Now is the right time to become an American Federation of Musicians member. From ragtime to rap, from the early phonograph to today's digital recordings, the AFM has been there for its members. And now there are more benefits available to AFM members than ever before, including a multi-million dollar pension fund, excellent contract protection, instrument and travelers insurance, work referral programs and access to licensed booking agents to keep you working.
As an AFM member, you are part of a membership of more than 80,000 musicians. Experience has proven that collective activity on behalf of individuals with similar interests is the most effective way to achieve a goal. The AFM can negotiate agreements and administer contracts, procure valuable benefits and achieve legislative goals. A single musician has no such power.
The AFM has a proud history of managing change rather than being victimized by it. We find strength in adversity, and when the going gets tough, we get creative - all on your behalf.
Like the industry, the AFM is also changing and evolving, and its policies and programs will move in new directions dictated by its members. As a member, you will determine these directions through your interest and involvement. Your membership card will be your key to participation in governing your union, keeping it responsive to your needs and enabling it to serve you better. To become a member now, visit www.afm.org/join.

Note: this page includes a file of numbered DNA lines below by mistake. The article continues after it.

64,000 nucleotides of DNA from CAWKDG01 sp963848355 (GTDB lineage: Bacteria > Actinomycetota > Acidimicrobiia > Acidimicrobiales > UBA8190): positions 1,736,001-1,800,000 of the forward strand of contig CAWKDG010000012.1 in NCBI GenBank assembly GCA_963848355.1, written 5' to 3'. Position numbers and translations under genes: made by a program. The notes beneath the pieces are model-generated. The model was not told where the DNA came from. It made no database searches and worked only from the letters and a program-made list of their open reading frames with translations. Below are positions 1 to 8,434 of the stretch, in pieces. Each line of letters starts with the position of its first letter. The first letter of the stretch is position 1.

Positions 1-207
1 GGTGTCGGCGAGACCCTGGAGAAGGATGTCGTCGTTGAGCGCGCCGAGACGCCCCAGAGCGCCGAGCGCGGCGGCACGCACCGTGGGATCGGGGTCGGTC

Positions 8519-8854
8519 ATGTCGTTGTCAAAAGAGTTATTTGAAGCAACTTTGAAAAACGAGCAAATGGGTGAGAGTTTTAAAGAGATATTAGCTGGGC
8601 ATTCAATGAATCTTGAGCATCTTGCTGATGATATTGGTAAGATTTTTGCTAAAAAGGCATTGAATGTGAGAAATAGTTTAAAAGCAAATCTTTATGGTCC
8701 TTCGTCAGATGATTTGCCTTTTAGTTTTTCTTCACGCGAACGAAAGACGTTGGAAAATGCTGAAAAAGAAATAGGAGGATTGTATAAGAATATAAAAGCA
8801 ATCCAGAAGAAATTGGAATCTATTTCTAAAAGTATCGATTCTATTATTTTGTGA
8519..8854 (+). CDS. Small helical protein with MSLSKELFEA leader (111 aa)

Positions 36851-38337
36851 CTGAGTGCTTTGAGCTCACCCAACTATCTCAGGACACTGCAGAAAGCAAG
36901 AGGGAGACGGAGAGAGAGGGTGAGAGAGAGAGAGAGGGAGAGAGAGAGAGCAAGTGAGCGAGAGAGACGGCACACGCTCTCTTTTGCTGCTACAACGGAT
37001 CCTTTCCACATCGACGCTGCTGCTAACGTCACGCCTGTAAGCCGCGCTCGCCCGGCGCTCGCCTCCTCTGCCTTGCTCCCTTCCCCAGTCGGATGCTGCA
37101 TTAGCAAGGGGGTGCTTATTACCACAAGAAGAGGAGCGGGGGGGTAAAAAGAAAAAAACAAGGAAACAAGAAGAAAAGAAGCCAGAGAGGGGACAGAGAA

October 14, 2015IM -
Quebec’s Common Front provincial unions have confirmed they are planning 10 days of rotating strikes in October and November, followed by a three-day general strike at the beginning of December. The unions say the strikes can still be avoided if the government shows good faith in bargaining contract negotiations. Nonetheless, provincial unions may strike.
The Common Front of employees consists of teachers, health care workers (not including nurses), and civil servants in many fields. They are pressing for higher wages, namely a 13.5% pay hike over three years, while the provincial government says it can only afford a 3% pay hike over five years, as it attempts to reduce Quebec’s public debt. The government also wants to raise the age when workers become eligible for their pensions from 60 to 62.